Fatke, M. (2017). Personality Traits and Political Ideology: A First Global Assessment. Political Psychology, 38(5), 881–899.

Gerber, A., Huber, G., Ha, S. E., Dowling, C., & Doherty, D. (2009). Personality Traits and the Dimensions of Political Ideology (SSRN Scholarly Paper ID 1412863). Social Science Research Network.

Gerber, A. S., Huber, G. A., Doherty, D., & Dowling, C. M. (2011). The Big Five Personality Traits in the Political Arena. Annual Review of Political Science, 14(1), 265–287.

Hale, W. W. 3rd, Klimstra, T. A., & Meeus, W. H. J. (2010). Is the generalized anxiety disorder symptom of worry just another form of neuroticism? A 5-year longitudinal study of adolescents from the general population. The Journal of Clinical Psychiatry, 71(7), 942–948.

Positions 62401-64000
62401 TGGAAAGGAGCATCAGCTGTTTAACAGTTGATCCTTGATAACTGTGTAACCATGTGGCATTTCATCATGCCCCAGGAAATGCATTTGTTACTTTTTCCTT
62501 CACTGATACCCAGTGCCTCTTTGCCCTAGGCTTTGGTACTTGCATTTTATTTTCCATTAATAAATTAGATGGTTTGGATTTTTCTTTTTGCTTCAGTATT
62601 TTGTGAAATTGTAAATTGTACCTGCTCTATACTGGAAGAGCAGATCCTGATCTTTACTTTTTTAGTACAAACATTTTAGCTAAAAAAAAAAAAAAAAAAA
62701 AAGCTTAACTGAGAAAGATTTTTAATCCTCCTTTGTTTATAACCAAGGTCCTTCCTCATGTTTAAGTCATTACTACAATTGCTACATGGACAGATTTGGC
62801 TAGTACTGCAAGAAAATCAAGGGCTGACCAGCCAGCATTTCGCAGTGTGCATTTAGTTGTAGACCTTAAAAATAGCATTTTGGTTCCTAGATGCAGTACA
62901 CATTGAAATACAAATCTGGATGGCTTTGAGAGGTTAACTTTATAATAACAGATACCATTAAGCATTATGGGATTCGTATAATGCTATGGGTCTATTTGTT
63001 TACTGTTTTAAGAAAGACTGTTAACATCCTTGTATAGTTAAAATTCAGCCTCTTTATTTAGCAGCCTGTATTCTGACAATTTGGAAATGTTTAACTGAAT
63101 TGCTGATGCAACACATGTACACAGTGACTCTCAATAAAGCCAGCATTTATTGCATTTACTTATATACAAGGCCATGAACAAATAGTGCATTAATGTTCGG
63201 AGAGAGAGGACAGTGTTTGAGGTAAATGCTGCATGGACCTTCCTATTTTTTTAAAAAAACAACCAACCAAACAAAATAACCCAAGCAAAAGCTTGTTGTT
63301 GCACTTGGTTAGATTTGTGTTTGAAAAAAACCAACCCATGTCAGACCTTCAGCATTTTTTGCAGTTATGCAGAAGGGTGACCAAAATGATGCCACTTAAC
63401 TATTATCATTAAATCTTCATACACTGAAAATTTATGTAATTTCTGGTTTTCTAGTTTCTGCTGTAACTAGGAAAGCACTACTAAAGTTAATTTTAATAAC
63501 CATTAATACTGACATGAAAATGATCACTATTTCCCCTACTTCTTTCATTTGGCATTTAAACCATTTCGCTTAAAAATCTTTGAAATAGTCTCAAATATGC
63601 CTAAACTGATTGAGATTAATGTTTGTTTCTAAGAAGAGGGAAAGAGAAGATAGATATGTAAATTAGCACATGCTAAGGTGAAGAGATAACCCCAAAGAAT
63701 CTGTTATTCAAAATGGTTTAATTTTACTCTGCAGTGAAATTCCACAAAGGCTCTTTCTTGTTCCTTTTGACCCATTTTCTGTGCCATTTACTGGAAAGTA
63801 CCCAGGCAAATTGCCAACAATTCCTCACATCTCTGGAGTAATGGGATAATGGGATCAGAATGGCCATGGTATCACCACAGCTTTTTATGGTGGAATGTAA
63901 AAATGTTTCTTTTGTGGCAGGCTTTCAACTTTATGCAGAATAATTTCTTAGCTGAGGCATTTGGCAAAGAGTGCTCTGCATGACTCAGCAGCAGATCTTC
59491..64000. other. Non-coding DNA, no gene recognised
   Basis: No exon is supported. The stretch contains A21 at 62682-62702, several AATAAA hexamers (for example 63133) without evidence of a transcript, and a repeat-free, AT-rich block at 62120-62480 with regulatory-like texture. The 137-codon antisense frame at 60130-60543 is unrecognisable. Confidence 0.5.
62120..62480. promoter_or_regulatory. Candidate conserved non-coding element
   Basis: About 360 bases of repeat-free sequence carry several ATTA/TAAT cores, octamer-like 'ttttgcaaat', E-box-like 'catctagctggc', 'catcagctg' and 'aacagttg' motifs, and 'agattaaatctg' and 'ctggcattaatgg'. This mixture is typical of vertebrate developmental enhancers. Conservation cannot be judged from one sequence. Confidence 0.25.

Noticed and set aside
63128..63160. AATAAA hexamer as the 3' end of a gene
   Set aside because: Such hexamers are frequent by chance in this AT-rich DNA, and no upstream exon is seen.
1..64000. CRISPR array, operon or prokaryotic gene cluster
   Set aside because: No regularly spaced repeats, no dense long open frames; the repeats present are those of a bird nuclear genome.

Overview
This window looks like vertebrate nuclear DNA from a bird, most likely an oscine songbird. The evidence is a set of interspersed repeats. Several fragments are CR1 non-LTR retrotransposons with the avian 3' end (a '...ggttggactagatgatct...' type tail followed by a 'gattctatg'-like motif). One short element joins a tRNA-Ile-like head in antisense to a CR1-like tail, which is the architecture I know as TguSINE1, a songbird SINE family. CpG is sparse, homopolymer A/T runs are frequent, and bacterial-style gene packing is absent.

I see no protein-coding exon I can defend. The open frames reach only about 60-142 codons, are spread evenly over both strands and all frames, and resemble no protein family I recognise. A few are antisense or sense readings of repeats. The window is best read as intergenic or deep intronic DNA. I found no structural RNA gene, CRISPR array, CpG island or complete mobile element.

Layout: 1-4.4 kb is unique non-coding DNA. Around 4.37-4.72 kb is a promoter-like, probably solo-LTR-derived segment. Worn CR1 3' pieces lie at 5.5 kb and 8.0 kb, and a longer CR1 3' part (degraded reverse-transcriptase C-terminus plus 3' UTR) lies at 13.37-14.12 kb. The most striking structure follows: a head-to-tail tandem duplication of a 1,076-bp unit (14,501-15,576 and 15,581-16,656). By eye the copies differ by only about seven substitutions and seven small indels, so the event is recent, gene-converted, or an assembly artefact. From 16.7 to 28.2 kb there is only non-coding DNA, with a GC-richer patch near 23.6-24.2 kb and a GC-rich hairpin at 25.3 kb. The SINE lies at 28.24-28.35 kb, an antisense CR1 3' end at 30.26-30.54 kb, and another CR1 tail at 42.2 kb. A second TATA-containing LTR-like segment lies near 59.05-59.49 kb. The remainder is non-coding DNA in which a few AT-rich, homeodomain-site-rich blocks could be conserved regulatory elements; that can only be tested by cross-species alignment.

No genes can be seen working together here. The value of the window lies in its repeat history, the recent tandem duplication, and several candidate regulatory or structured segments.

Helminen, V., Elovainio, M., & Jokela, M. (2021). Clinical symptoms of anxiety disorders as predictors of political attitudes: A prospective cohort study. International Journal of Psychology, n/a(n/a).

Jost, J. T., Napier, J. L., Thorisdottir, H., Gosling, S. D., Palfai, T. P., & Ostafin, B. (2007). Are Needs to Manage Uncertainty and Threat Associated With Political Conservatism or Ideological Extremity? Personality and Social Psychology Bulletin, 33(7), 989–1007.

Malouff, J. M., Thorsteinsson, E. B., & Schutte, N. S. (2005). The Relationship Between the Five-Factor Model of Personality and Symptoms of Clinical Disorders: A Meta-Analysis. Journal of Psychopathology and Behavioral Assessment, 27(2), 101–114.